The beginnings of meteorology in India can be traced back to ancient times. In fact, early philosophical writings of the 3000 B.C. era, such as the Upanishads (philosophical texts considered to be the source of the Hindu religion), contain serious discussion about the processes of cloud formation and rain and the seasonal cycles caused by the movement of Earth around the Sun.
It was the Greek philosopher and scientist Aristotle (384–322 BC) who was the first to use the word "meteorology" in his book Meteorologica (ca. 340 BC) which summarized the knowledge of that time about atmospheric phenomena. He wrote about clouds, rain, snow, wind, and climatic changes. Although many of his findings later proved to be incorrect, many were insightful.
In 1793, John Dalton published a treatise on extensive meteorological observations in the area of Manchester, England, with a second edition in 1834, containing thousands of observations and establishing him as a pioneer meteorologist. In 1802, the first cloud classification system was formulated, and in 1805, a wind scale was first introduced.
These new ideas and measuring instruments made possible the gathering of actual data from the atmosphere which then provided a basis for scientific theories for properties of the atmosphere (pressure, temperature,humidity, etc.) and its governing physical laws.
In the early 1840s, the first weather forecasting services started with the use of the telegraph to transmit meteorological information.
By the 1940s, upper-air measurements of pressure, temperature, wind and humidity clarified more about the vertical properties of the atmosphere. In the 1950s, radar became important for detecting precipitation over a remote area.
In 1960, the first meteorological satellite was launched to provide 24-hour monitoring of weather events worldwide. These satellites now give three-dimensional data to high-speed computers for faster and more precise weather predictions. Computers still have their capacity limits and weather prediction models still contain many uncertainties. Incidentally, investigations about these uncertainties led to the discovery in the early 1960s, by the American mathematician and meteorologist Edward Norton Lorenz, of chaos as a property of some complex systems. In this context, it is perhaps not surprising that many complicated issues remain at the forefront of meteorological research, including air pollution dispersion, climate change, ozone hole, and acid rain issues.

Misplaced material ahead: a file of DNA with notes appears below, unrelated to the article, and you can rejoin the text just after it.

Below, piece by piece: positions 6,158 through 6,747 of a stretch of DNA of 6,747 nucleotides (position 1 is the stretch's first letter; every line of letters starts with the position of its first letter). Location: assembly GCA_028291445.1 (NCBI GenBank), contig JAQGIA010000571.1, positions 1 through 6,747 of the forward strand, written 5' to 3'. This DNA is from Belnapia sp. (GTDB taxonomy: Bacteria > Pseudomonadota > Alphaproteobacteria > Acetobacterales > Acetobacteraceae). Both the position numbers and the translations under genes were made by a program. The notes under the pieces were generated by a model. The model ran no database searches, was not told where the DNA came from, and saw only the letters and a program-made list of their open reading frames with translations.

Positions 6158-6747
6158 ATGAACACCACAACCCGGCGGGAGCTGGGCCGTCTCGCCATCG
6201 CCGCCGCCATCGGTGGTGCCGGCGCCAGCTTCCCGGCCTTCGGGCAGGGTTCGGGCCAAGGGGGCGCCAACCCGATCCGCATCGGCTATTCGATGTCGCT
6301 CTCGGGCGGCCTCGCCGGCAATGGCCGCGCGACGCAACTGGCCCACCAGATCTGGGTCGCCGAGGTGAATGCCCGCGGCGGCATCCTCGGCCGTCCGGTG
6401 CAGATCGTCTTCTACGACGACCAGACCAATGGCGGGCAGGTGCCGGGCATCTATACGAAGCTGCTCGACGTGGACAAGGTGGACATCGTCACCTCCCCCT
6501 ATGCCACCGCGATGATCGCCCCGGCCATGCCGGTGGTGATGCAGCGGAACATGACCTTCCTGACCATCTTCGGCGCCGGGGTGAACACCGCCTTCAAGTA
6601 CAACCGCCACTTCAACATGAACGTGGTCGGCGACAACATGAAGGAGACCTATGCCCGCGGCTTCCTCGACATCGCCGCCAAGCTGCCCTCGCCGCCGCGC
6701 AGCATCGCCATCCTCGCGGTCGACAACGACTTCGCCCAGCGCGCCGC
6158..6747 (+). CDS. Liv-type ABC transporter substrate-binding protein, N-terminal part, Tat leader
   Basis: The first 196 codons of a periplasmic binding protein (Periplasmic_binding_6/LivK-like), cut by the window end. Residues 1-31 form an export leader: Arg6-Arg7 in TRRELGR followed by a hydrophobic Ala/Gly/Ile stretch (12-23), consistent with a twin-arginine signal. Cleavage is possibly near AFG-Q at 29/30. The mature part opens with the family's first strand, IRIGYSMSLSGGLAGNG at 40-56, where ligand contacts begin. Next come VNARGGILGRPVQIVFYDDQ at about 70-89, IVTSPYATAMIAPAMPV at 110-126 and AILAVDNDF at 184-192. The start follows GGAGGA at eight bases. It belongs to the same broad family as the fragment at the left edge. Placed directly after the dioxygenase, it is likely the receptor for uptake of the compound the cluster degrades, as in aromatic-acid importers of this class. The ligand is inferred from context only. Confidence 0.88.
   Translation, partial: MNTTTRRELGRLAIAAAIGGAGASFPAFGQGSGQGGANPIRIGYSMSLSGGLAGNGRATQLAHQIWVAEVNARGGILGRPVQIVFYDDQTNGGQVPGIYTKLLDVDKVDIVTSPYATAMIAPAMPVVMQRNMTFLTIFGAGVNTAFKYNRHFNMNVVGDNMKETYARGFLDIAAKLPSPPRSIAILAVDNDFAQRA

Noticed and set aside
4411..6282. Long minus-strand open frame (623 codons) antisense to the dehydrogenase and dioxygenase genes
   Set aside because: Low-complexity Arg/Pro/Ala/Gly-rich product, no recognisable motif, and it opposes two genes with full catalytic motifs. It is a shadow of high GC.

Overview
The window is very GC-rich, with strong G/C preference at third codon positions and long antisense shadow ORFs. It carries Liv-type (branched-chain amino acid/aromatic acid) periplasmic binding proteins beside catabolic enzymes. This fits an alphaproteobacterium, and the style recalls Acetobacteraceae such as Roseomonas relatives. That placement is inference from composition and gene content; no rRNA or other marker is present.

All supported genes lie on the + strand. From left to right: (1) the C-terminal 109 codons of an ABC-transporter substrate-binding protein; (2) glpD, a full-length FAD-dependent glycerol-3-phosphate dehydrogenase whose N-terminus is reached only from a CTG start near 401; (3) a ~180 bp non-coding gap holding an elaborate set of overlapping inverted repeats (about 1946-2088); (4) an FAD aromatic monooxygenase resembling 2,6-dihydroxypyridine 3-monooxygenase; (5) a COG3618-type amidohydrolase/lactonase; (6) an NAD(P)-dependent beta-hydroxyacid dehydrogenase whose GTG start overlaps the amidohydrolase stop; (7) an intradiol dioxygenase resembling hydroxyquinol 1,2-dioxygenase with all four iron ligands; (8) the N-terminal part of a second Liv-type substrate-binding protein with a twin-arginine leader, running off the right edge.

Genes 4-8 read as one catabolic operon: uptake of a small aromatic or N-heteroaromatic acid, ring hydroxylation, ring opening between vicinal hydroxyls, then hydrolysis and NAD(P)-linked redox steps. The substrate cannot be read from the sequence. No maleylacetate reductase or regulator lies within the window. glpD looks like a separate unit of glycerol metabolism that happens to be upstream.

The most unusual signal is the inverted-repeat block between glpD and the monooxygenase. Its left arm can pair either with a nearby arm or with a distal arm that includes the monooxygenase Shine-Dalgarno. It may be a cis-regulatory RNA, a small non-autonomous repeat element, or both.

- W.K. Hamblin and E.H. Christiansen (2003), Earth's Dynamic Systems, 10th Edition, Prentice Hall, ISBN 0-13-142066-6.
- F.K. Lutgens and E.J.Tarbuck (1991), The Atmosphere: A Introduction to Meteorology, 5th Edition, Prentice Hall, ISBN 0-13-051475-6.
- J.R. Garratt (1994), The Atmospheric Boundary Layer, Cambridge University Press, ISBN 0-521-46745-4.
- Horace R. Byers (1974), General Meteorology, 4th Edition, McGraw-Hill, ISBN 0-07-009500-0.
- Milton R. Beychok (2005). Fundamentals of Stack Gas Dispersion, Fourth edition, self-published, ISBN 0-9644588-0-2.
- History of Meteorology in India
- J.R. Rank's Science Encydlopedia: Meteorology
- John Dalton (1834), Meteorological Observations and Essays: By John Dalton, Harrison & Crosfield, for Baldwin and Cradock, London. Available online at Google Books
- Lorenz, E.N. (1963), "Deterministic Nonperiodic Flow", Journal of the Atmospheric Sciences, Vol. 20, Issue 2, pp. 130–141.